World Stocks and Oil Prices Rise Before Fed Meeting

For the first time in four days, the world stocks rose on Tuesday and the weaker dollar resulted to a gain in oil prices, as investors set their expectations for monetary policy meetings in Japan and the United States.

European stocks have also benefited from the less than expected 80% fall of the first quarter profits and the unchanged dividend from BP. They also encouraged results from UPM.

Quarterly Earnings Report

Since it is the season for reporting quarterly earnings, investors are waiting for updates from the biggest company in the world, Apple (AAPL.O). The pan-European FTSEurofirst 300 .FTEU4 stock index rose about half percent. Meanwhile, Britain’s FTSE 100 increased by 0.4 percent .FTSE.

These gains have aided the world equity index of MSCI .MIWD00000PUS, which monitors stocks in 45 countries, increase by 0.1 percent after 3 consecutive days of losing, taking it back to an almost-five-month high last week.

“European equity markets are trading moderately higher on positive corporate earnings surprises from several companies,” said Markus Huber, the trader from the City of London Markets.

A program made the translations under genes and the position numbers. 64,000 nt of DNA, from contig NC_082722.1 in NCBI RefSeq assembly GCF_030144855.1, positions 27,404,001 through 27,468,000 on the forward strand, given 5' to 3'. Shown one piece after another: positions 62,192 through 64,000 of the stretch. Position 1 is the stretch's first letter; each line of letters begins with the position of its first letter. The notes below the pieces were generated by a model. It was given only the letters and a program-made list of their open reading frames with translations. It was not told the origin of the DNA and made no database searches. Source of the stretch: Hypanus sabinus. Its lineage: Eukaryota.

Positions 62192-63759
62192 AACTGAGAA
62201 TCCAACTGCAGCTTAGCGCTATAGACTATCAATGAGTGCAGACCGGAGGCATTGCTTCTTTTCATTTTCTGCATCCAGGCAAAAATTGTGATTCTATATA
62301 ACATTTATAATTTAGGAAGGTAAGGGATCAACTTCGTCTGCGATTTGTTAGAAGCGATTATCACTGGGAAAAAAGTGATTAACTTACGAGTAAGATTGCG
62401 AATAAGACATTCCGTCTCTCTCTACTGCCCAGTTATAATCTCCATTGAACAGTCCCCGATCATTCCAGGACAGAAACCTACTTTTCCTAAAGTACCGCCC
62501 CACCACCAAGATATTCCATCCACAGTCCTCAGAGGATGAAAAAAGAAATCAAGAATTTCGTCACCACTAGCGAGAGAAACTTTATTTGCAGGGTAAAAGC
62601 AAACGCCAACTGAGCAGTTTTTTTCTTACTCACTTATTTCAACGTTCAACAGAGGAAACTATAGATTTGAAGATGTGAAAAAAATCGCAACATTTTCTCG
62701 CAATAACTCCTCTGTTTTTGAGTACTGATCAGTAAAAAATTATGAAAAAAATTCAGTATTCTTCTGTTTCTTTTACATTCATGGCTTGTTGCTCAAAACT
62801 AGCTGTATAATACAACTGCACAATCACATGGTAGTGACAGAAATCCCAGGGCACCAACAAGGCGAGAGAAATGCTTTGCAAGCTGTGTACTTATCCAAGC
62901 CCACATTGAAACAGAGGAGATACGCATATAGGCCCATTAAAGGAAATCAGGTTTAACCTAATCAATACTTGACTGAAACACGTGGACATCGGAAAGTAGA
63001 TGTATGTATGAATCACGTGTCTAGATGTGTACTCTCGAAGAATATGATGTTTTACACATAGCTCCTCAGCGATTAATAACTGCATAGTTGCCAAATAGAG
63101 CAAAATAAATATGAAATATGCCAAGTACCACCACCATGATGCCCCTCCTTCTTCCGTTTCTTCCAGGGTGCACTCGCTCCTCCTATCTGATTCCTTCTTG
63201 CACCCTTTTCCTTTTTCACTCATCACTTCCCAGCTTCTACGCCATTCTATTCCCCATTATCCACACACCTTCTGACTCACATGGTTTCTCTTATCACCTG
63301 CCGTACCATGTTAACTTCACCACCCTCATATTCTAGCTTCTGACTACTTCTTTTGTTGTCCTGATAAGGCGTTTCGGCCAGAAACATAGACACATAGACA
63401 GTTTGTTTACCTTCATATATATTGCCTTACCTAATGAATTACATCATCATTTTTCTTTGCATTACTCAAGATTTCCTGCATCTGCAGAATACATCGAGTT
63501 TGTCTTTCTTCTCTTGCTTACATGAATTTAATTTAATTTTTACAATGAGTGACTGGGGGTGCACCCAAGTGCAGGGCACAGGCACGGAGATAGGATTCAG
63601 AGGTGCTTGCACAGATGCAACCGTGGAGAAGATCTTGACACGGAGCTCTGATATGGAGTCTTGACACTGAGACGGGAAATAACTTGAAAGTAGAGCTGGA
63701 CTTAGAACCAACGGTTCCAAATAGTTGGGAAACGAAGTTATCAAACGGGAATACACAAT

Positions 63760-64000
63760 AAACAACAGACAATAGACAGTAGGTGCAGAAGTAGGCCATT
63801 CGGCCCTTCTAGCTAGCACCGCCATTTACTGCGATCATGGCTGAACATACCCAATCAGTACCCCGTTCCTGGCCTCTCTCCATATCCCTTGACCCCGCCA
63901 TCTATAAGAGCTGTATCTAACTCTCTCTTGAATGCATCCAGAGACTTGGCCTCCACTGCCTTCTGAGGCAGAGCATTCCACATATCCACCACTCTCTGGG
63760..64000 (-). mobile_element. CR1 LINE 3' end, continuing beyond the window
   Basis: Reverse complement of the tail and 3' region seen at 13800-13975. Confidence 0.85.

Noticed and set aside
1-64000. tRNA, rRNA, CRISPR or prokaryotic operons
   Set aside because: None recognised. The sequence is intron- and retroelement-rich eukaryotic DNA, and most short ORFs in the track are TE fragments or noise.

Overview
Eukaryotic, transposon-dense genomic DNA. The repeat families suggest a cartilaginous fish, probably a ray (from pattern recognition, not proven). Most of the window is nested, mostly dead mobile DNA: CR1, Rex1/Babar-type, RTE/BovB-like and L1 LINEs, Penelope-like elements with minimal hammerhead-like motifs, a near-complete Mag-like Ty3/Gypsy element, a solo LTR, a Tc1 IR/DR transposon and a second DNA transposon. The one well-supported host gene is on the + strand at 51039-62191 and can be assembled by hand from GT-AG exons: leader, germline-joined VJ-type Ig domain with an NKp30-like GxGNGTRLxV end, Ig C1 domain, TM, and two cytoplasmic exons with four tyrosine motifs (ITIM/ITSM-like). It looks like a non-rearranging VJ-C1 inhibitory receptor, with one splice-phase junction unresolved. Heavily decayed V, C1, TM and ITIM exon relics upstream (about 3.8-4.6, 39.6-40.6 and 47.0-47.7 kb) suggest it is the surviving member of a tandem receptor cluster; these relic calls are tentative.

Before the two-day meeting of the Federal Reserve on Tuesday, Markus Huber said, “many traders are at least temporarily moving their overall exposure to more neutral from previous negative, consequently closing some of their short positions.”

Markets don’t predict chances of the US interest rate to increase and are expecting a 20 percent chance of a move during the next meeting on June 14-15. A surprise drop in the home sales data of the US for March has shown evidence of anemic growth of the US economy.

Nonetheless, officials from the Federal Reserve said that there might be a hike in June.

“Even dovish policy makers such as (Boston Fed President Eric) Rosengren are saying market expectations are too low,” said Tomoaki Shishido, a fixed income strategist at Nomura Securities in Tokyo. “So the Fed may try to urge markets to price in higher rates. On balance, we are more likely to have a hawkish surprise than a dovish surprise.”

Let Your Friends KnowShare on Facebook0Tweet about this on TwitterShare on Google+0Share on Reddit0Share on LinkedIn0